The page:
In other words, relationships of the present age are transformed by the approach of the coming age not by a change in the responsibilities that people have towards one another, but by a change in the spirit in which these responsibilities are carried out. And so Paul tells husbands not to “be harsh” with their wives, he tells parents not to “embitter” their children, and he tells masters to provide their slaves with what is “right and fair.” For their part, he tells children and slaves to “obey” their parents and masters, and he tells wives to “submit” to their husbands.

What Paul says here about obedience and submission is often misunderstood. These concepts don’t describe the process by which it’s decided what the people in a relationship will do. Specifically, they don’t imply that husbands, parents, and employers make decisions all by themselves and that wives, (growing) children, and employees have to follow them without asking any questions or providing any input. As Paul describes these relationships, it’s clear that no one has this kind of arbitrary power. Rather, obedience and submission describe a trusting, respectful attitude that leads to a response of support and cooperation.

Paul uses two different terms here, obedience and submission, and the distinction between them points to an important difference between the husband-wife relationship and the other two relationships he describes. Obedience, which Paul asks of children and slaves, implies a recognized duty to support and cooperate with another person’s leadership, while submission, which Paul asks of wives, suggests a voluntary decision to honor and respect a leader who has been given responsibility for one’s welfare and who is devoted to that task.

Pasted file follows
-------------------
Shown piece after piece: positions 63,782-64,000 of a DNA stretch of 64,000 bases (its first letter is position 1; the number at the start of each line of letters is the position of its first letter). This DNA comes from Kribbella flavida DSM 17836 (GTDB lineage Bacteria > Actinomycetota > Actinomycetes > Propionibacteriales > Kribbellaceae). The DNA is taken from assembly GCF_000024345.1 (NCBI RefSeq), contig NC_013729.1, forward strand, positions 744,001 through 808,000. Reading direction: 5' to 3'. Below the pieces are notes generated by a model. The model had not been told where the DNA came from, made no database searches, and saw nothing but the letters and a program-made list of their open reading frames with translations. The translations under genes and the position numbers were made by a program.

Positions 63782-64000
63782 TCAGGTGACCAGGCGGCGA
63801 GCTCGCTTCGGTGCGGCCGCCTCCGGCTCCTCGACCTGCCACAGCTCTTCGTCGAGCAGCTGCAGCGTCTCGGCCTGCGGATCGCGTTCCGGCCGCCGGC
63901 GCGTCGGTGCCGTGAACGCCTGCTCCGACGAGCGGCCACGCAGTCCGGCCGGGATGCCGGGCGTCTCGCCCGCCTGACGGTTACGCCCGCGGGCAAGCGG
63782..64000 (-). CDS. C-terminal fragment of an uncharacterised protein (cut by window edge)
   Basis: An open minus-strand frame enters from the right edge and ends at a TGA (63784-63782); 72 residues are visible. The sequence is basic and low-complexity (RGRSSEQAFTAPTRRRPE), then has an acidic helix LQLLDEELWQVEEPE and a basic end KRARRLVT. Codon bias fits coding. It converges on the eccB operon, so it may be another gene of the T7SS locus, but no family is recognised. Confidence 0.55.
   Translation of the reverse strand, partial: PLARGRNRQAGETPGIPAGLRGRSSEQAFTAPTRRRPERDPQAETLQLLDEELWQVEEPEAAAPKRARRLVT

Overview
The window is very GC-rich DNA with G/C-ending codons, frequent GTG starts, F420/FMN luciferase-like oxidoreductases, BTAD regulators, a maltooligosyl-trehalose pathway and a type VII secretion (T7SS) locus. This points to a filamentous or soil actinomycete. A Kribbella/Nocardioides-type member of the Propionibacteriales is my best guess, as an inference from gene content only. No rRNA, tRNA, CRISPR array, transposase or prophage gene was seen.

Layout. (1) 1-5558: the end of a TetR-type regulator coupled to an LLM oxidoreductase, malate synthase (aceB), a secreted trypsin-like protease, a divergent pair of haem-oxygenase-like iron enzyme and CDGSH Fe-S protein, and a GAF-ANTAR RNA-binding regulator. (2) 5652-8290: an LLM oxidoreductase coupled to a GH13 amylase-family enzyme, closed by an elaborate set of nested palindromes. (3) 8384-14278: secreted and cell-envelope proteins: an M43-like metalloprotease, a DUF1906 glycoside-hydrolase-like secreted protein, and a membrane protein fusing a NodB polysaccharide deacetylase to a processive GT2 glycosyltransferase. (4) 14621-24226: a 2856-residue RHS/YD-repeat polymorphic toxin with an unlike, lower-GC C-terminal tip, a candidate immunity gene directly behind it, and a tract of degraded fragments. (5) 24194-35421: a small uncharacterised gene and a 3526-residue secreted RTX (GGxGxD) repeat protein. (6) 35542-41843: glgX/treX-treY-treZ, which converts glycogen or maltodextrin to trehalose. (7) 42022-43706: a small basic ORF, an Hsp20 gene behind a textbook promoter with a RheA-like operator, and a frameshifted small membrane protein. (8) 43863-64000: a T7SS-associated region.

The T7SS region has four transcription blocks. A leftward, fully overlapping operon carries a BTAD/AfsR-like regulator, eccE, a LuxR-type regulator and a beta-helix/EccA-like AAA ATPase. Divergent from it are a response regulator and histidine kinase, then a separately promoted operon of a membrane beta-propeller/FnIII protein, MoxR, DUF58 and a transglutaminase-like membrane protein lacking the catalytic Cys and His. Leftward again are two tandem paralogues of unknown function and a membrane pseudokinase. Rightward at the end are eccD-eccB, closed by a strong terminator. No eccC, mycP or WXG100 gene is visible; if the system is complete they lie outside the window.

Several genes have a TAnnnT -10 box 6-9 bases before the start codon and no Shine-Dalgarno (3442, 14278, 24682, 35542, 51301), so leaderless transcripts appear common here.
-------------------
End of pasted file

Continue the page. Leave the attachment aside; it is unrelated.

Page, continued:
* * * * *

I hope these reflections are helpful to you, and I wish you every happiness in your marriage!

Author: Christopher R Smith

The Rev. Dr. Christopher R. Smith is an an ordained minister, a writer, and a biblical scholar. He was active in parish and student ministry for twenty-five years. He was a consulting editor to the International Bible Society (now Biblica) for The Books of the Bible, an edition of the New International Version (NIV) that presents the biblical books according to their natural literary outlines, without chapters and verses. His Understanding the Books of the Bible study guide series is keyed to this format. He was also a consultant to Tyndale House for the Immerse Bible, an edition of the New Living Translation (NLT) that similarly presents the Scriptures in their natural literary forms, without chapters and verses or section headings. He has a B.A. from Harvard in English and American Literature and Language, a Master of Arts in Theological Studies from Gordon-Conwell, and a Ph.D. in the History of Christian Life and Thought, with a minor concentration in Bible, from Boston College, in the joint program with Andover Newton Theological School.

4 thoughts on “Does submission mean that the husband gets his way?”

  1. Here is how I see it: Eph 5:15 to 6:9 is the pericope and in there Eph 5:22ff is the so-called household code. However, slaves are no longer legal in many countries so they cannot be a part of one’s home. This means that the household code is a 1st century household code, not a 21st century one and from there it is fairly easy to see that Eph 5:22ff is a 1st century application of the Kingdom principle of “submit to one another”. How this Kingdom principle works out in practice can differ slightly among different times and cultures, but another Kingdom principle of “the strong help the weak” also applies, so if a husband in some culture (such as the 1st century) is seen as being stronger or having more power in some way, he should use any such power to help his wife and vice versa, of course.